Learn About Partnerships
Partnerships happen when you link arms to accomplish the role God has called you to.
Individuals in North America partner in prayer for Nepalese evangelists who take the Good News to unreached tribes.
A church in North America gives financially so that an orphanage in Thailand can continue to care for children of incarcerated adults.
A young adult goes to the Middle East to help believers run a summer camp, where they teach English and share the Gospel.
Partnerships are not transactions; they're friendships.
Friends view each other as equals and seek to serve one another.
Friends trust their partners, and let them lead in their own culture and ministry.
Friends have the joy of listening, learning, encouraging, and being encouraged by one another.
In Scripture, God works when like-minded believers compile their gifts and resources.
Global partnerships are biblical. The Apostle Paul especially adopted this strategy for his missionary journeys. His partners ranged from fellow workers to students-in-training, and from prayer warriors to financial givers.
For example, Paul hoped that the church at Rome would help him get to Spain, once he was able to visit with them.
I hope to see you in passing as I go to Spain, and to be helped on my journey there by you, once I have enjoyed your company for a while. (Romans 15:24)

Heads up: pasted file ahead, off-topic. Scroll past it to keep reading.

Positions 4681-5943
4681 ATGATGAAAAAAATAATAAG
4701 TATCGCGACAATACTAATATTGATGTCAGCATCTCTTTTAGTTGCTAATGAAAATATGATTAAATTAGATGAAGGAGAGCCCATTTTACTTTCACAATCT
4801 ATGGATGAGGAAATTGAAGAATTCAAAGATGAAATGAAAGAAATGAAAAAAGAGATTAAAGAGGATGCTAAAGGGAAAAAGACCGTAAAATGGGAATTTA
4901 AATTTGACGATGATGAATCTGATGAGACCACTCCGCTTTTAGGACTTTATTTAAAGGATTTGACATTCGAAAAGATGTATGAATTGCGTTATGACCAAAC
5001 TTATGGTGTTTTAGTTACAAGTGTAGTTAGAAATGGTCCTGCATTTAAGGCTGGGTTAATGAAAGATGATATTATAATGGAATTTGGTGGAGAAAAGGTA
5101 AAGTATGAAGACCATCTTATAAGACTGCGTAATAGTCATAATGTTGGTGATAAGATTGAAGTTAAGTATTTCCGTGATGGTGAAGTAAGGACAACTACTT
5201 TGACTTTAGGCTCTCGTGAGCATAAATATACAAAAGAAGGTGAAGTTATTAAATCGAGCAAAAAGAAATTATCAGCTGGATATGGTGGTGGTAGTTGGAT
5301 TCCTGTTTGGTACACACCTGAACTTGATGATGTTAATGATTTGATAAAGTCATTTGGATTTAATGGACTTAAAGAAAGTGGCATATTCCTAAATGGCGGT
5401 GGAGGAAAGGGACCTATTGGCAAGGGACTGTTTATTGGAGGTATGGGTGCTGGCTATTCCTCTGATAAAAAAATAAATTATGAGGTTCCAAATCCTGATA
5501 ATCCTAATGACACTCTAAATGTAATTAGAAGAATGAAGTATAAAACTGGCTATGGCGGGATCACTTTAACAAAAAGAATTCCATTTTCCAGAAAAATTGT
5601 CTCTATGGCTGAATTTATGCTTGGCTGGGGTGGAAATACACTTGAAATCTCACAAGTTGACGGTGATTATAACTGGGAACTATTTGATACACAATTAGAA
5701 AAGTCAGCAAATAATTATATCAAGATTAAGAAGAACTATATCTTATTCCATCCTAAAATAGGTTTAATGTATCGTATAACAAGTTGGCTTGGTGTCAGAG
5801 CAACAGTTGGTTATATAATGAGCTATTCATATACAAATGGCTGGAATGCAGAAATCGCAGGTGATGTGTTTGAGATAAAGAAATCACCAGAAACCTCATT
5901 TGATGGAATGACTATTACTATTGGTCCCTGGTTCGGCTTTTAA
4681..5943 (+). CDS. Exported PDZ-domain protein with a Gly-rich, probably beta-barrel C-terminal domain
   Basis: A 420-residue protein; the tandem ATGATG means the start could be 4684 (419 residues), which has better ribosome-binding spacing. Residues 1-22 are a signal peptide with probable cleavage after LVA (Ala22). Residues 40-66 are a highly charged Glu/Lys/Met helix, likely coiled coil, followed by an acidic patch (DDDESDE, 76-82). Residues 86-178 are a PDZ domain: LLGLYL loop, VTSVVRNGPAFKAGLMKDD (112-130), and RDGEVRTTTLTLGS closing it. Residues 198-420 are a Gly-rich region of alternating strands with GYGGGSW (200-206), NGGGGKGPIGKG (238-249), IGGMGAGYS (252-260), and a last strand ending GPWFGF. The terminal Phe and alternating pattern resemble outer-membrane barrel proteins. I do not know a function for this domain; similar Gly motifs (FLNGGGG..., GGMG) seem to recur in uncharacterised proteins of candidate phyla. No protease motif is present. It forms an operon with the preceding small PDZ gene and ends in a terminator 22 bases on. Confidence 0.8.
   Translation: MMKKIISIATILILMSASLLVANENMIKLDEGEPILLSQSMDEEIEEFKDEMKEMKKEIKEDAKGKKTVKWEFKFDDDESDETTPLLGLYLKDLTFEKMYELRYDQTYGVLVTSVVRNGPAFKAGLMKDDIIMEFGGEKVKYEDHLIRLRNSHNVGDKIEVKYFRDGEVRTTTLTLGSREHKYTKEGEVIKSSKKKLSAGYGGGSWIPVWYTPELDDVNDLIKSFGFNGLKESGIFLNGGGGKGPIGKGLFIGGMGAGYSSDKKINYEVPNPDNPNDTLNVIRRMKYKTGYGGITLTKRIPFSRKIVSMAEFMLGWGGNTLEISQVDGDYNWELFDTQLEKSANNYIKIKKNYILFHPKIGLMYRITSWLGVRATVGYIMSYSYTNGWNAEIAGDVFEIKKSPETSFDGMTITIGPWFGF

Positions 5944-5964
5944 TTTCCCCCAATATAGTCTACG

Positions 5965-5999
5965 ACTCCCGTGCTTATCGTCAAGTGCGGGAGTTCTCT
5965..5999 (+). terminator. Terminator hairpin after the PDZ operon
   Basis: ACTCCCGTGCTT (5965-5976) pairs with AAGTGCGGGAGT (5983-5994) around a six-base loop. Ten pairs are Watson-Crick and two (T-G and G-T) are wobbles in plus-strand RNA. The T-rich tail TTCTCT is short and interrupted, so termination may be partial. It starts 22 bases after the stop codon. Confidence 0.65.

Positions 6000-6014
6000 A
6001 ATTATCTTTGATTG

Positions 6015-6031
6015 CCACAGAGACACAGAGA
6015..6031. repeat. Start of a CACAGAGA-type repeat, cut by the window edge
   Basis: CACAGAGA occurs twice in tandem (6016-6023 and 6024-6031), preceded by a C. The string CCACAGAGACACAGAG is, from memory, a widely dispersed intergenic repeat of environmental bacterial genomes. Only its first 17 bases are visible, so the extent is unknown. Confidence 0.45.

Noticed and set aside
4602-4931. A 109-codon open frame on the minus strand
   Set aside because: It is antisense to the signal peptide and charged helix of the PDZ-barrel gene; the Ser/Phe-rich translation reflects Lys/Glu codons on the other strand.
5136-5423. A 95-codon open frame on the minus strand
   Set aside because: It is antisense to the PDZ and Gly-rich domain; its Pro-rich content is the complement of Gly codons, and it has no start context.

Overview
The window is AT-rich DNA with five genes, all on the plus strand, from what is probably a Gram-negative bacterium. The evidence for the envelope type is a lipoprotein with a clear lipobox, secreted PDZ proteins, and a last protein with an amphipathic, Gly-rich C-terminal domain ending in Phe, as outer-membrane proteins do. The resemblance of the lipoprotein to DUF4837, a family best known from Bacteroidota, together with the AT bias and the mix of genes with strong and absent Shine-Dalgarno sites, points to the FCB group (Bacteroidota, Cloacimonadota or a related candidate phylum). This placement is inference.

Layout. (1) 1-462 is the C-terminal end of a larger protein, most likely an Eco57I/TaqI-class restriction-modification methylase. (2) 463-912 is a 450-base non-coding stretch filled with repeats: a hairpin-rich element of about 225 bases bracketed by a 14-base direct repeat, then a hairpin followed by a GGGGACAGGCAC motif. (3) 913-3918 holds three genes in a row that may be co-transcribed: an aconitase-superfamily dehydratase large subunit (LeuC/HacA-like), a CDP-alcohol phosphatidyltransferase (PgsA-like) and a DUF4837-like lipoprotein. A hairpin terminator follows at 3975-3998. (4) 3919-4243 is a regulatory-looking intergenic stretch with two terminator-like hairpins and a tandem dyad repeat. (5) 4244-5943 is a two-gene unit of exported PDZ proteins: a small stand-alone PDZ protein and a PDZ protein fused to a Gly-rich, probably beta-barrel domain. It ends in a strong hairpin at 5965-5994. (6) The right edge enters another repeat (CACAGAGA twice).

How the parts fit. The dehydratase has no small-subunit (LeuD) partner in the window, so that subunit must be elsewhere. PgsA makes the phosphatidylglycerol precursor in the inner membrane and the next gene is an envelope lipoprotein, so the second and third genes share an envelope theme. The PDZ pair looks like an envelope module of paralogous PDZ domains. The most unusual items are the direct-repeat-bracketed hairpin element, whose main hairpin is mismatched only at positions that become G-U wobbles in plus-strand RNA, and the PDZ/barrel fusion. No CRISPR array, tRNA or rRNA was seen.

Another time he spoke of his partnership with the church at Philippi “from the first day until now” (Phil 1:5). God's Word makes it clear we all have a role to play in the Great Commission. Let us help you find yours.
Learn More about Partnerships
Global partnership is when you (Partner A) find a partner (Partner B) and come alongside them with the skills and resources God has given you.
After Russia invaded Ukraine, believers everywhere have jumped into action, including a North American electrician and an EMT.
We focus flow of funds into hands of known partners, resourcing long-term relationships we trust. Afghanistan needs long-term help.
Paul was forced out of town after he planted the church at Philippi, but he still established a mutually encouraging relationship and partnership with them.
Paul recognized that he could not do the work of missions alone. He needed others with different gifts and abilities. The increase came from God.